Ah, what a weekend. The wife and I just got back from a richly deserved vacation. We went to Area 51 (aka Groom Lake, aka Dreamland, aka...well, nevermind, it's a long list) in southern Nevada. Of course, as you know, Area 51 is strictly forbidden, with security personnel under orders to use lethal force on trespassers. Boy, did we find that out the hard way!—our Grand Cherokee has the bullet holes to prove it! Yeah, that was a close call, but we managed to evade capture, or worse, and now we've got a great story to tell the grandkids! And even though we were disappointed that we wouldn't be allowed inside Area 51, we did manage to get a room at the Best Western just across the street in Area 52. It's really amazing how much development has sprung up in Areas 52 through 55, due, I guess, to Area 51 tourism. (Even though you can't go in, you can see quite a bit if you bring along a high-powered telescope or binoculars and stand just outside the Area 51 border.) Yessiree, progress is on the march in the Nevada desert. The region might soon lose its "middle-of-nowhere" status. Our hotel, for example, was flanked by a Burger King, TGIFriday's, Gap, Starbucks (three of them), and a brand new edition of the famous Moonlite Bunny Ranch, the only chain of legal brothels in the U.S.! Area 52 also boasts an elegant golf course and country club—"The Desert Rose," it's called—though we didn't have a chance to check it out. Maybe next time! No, Mitzi and I actually were very determined to see what we came there to see, namely, dead aliens. Perhaps, we thought, we would be lucky enough to witness an alien autopsy in progress! The only question was, how to get inside the facility? We were sitting at the hotel bar stewing over this question, languidly stirring the umbrellas in our drinks, when from out of the shadows crept a mysterious stranger in khaki shorts and a wide-brimmed straw hat (such as bushmen wear in the Australian outback, I've heard). "Say, friend," he whispered to me in a gravelly western drawl as he sidled up to the bar and leaned in confidingly, "Did I overhear you say you's wantin' to see some them dead aliens?"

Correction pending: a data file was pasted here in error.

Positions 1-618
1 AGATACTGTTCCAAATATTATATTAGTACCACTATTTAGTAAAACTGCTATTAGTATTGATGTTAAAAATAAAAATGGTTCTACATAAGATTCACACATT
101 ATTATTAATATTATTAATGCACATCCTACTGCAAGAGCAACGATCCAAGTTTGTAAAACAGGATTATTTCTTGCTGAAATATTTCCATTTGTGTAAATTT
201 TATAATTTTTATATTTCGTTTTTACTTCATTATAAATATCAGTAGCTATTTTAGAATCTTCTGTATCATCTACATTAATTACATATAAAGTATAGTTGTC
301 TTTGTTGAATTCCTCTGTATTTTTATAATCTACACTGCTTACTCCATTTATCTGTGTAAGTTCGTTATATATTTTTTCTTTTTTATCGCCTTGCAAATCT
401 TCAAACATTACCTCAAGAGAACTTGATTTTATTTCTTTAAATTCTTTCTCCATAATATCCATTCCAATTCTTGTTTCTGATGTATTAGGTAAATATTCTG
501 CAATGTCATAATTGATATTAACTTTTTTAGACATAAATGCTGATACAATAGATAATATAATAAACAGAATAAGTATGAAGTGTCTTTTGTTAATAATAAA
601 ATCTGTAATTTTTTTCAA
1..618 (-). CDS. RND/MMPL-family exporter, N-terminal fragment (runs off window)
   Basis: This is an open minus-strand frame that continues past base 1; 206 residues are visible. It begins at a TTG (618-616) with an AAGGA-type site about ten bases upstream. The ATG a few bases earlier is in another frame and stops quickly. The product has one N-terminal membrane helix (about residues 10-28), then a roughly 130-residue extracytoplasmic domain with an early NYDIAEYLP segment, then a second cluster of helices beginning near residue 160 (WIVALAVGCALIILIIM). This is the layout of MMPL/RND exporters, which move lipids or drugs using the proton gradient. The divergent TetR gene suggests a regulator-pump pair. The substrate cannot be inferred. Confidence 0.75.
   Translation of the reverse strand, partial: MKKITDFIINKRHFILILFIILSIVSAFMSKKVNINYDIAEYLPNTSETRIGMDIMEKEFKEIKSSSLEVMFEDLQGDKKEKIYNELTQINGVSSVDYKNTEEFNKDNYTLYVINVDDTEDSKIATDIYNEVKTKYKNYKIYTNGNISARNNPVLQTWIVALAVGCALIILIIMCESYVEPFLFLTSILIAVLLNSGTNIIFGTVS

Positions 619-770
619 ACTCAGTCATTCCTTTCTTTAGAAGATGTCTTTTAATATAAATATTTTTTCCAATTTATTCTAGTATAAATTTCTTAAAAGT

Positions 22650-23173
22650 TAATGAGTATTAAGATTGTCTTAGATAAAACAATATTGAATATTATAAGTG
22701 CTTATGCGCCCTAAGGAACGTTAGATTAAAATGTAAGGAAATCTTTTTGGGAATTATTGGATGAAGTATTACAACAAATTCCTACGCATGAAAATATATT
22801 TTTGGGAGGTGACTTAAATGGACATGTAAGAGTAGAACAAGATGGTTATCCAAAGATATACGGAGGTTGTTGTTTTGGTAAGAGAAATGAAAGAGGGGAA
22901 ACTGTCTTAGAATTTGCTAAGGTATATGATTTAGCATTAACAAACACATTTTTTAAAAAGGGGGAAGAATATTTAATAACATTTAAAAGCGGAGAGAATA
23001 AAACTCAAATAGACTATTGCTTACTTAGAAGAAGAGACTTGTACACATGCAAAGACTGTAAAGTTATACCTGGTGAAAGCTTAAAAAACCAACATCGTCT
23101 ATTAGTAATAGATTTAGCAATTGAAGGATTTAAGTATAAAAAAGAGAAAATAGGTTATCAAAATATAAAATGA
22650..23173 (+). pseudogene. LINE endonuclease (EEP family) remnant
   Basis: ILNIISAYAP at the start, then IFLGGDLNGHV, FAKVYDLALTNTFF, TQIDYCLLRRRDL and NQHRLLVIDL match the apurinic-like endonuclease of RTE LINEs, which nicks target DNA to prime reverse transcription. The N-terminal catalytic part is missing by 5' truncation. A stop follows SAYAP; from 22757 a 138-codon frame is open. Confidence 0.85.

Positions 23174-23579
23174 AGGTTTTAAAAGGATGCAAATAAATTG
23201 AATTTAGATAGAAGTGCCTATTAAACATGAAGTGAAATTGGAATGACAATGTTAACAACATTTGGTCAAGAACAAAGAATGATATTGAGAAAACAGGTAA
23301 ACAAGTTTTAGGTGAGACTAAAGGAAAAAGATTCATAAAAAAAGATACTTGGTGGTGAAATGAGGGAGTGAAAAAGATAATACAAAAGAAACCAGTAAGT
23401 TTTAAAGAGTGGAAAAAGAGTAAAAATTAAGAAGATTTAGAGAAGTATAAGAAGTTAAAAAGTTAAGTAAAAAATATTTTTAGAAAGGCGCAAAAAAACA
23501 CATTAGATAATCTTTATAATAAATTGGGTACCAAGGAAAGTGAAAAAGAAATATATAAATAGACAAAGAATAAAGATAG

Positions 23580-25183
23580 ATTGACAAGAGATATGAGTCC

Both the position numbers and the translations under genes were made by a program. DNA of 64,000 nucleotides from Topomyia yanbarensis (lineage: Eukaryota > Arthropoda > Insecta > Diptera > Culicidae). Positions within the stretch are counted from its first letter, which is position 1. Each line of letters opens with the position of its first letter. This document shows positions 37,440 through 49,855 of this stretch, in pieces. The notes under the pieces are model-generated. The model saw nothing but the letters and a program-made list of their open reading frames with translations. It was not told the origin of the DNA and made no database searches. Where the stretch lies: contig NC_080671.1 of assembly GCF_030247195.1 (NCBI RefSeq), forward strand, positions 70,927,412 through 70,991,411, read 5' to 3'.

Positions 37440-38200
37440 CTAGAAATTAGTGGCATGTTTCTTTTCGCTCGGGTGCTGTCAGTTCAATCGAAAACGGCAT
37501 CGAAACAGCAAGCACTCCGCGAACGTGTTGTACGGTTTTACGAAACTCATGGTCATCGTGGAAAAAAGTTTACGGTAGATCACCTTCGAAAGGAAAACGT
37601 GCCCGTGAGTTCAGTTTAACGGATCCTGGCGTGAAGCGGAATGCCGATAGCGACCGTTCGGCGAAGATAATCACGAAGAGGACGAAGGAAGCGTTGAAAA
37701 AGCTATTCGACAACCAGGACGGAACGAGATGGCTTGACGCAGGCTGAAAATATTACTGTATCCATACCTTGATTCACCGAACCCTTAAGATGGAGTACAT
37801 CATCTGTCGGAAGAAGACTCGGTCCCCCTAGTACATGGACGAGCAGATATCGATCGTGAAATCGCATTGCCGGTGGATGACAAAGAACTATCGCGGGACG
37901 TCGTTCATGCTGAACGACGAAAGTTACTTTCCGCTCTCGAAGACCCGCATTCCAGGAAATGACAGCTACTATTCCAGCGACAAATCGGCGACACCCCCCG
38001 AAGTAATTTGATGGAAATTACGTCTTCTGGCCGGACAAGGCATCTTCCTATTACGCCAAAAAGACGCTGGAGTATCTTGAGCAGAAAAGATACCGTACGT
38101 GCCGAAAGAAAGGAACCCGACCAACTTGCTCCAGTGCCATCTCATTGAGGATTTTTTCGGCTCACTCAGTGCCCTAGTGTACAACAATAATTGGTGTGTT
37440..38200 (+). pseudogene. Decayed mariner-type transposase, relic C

TO BE CONTINUED...

Sunday, December 17, 2006

Let me tell you about how I feel about the months of the year